Since 1987 hundreds of millions of people have come and gone at Charles de Gaulle Airport, but one person has not managed to leave.
Ismaël Nohu is not a quirky film character trapped in the arrivals lounge by a bureaucratic blunder. His 26 years spent living in hidden corners, eating scraps and engaging in occasional petty theft at the airport which sees 60 million travellers each year are decidedly less amusing.
Nohu's tragic story, unearthed by Le Parisien newspaper, hit headlines across the French press in recent weeks. He was due to appear in court on Tuesday to face charges he again stole from a flyer’s vehicle parked in one of the meandering airport’s car parks. This time it was an Apple music player and he faces prison.
But his lawyer, Azia Mumtaz Taj, said Nohu is mentally ill and needs treatment saying he lives mostly underground, scrounging food from trash bins. She noted his spoken vocabulary is limited to three words: “Yes, no and I don’t know”.
“He speaks like five-year-old child,” she told newspaper Le Parisien. “If you offer him a cigarette he’ll accept readily, the rest of the time he wanders alone underground, muttering inaudible words.”
According to Le Parisien Nohu's path to a secret life among a sea of travellers can be traced back to a fight with his parents when he was 17. They’d brought him to France three years earlier from his native Comoros Islands.
Things didn’t always go well and so he and his parents fought, but the reasons are long gone.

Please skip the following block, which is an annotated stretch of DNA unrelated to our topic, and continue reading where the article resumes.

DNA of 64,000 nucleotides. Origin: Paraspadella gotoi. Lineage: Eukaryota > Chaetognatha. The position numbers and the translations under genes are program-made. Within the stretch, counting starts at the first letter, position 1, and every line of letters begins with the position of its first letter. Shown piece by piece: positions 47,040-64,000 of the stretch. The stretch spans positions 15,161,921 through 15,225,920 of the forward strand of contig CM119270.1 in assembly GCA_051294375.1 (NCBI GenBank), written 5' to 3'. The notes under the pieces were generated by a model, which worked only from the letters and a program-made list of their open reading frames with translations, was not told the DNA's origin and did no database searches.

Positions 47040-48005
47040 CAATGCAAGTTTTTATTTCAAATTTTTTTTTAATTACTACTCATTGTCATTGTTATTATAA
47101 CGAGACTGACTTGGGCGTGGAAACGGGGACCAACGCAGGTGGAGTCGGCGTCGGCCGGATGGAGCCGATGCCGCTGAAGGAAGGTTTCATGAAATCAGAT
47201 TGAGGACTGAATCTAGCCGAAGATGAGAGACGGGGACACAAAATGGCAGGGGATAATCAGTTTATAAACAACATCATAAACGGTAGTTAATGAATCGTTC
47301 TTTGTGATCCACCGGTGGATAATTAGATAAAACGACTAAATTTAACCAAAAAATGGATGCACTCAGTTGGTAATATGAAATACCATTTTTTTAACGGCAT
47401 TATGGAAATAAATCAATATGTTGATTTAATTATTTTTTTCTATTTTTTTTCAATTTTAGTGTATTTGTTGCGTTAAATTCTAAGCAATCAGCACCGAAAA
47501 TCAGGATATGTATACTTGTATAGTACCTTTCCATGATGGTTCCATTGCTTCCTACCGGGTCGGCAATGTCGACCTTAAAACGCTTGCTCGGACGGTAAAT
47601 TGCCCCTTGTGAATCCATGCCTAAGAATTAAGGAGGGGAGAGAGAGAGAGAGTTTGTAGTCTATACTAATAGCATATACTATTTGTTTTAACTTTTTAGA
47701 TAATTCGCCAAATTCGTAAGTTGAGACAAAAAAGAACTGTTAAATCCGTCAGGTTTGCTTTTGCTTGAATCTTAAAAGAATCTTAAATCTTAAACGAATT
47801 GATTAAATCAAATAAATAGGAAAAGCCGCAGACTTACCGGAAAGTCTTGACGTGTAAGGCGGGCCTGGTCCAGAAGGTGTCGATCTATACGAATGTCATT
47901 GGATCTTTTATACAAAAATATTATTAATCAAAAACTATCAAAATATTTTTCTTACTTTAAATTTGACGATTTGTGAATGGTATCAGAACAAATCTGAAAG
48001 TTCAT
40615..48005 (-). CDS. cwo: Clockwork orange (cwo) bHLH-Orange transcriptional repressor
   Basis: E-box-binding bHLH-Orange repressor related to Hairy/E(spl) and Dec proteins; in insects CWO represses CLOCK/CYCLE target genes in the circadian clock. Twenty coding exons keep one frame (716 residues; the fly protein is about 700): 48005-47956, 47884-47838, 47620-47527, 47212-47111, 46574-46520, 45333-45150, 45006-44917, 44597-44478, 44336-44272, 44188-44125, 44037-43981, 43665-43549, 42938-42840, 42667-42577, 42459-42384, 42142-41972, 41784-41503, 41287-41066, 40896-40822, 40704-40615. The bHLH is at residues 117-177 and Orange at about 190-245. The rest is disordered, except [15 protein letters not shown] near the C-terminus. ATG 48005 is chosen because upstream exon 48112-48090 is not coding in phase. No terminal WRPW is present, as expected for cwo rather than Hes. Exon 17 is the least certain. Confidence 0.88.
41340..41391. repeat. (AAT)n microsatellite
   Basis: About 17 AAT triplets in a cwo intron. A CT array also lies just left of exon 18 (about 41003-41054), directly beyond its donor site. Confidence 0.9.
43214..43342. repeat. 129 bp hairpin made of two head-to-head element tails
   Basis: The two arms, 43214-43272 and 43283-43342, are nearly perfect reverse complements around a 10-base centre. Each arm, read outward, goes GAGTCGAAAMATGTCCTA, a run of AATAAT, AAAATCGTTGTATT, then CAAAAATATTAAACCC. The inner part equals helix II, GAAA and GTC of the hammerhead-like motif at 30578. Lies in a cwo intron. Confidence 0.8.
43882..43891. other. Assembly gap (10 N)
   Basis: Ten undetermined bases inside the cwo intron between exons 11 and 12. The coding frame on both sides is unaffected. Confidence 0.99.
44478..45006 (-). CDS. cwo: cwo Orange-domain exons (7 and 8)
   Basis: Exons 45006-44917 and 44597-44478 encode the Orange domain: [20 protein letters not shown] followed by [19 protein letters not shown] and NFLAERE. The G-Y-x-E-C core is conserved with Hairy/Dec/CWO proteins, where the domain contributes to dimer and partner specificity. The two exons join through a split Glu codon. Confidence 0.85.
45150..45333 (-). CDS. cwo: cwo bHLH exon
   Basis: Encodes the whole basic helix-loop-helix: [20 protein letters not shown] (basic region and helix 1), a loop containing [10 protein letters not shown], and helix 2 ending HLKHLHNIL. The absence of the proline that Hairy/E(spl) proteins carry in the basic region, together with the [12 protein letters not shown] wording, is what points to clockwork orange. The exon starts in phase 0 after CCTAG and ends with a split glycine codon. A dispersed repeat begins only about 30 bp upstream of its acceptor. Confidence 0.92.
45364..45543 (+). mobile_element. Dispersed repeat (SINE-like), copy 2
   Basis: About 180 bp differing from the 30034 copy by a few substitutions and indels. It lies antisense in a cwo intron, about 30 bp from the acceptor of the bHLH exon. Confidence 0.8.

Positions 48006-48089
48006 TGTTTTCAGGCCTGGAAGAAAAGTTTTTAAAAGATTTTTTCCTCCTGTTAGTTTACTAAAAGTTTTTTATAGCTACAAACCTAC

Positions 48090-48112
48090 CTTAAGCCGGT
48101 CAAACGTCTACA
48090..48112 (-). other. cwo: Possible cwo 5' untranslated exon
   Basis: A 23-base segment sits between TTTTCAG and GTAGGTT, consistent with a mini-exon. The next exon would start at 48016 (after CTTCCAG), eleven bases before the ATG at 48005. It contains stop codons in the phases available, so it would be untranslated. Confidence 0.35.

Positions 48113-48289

He ended up in a shelter, then did his mandatory military service, where he learned the basics of being a mechanic. After the service he drifted, couldn’t find work and one day ended up at the airport.
He had been arrested 11 times at Charles de Gaulle, going back a dozen years, but an evaluation prepared by lawyers says he’d lived in the shadows of Europe’s second busiest airport for 26 years. According to social workers familiar with him, Nohu rarely came above ground.
“Everyone at least recognizes him, with his dark skin, his long hair and eyes that blink constantly,” social worker Christopher told Le Parisien. “He is a person unlike others.”
It was November 25th, 2013, the day before his 46th birthday, that border police allegedly came upon him in an underground car park at the airport. The police say they caught him trying to force open car doors and ended up finding the Apple music player on him.
Nohu was locked up and now faces his 12th trip through the justice system.
“He doesn’t belong in prison,” said Taj, his lawyer. “Today, apart from a psychiatric hospital, Ismaël has no future.”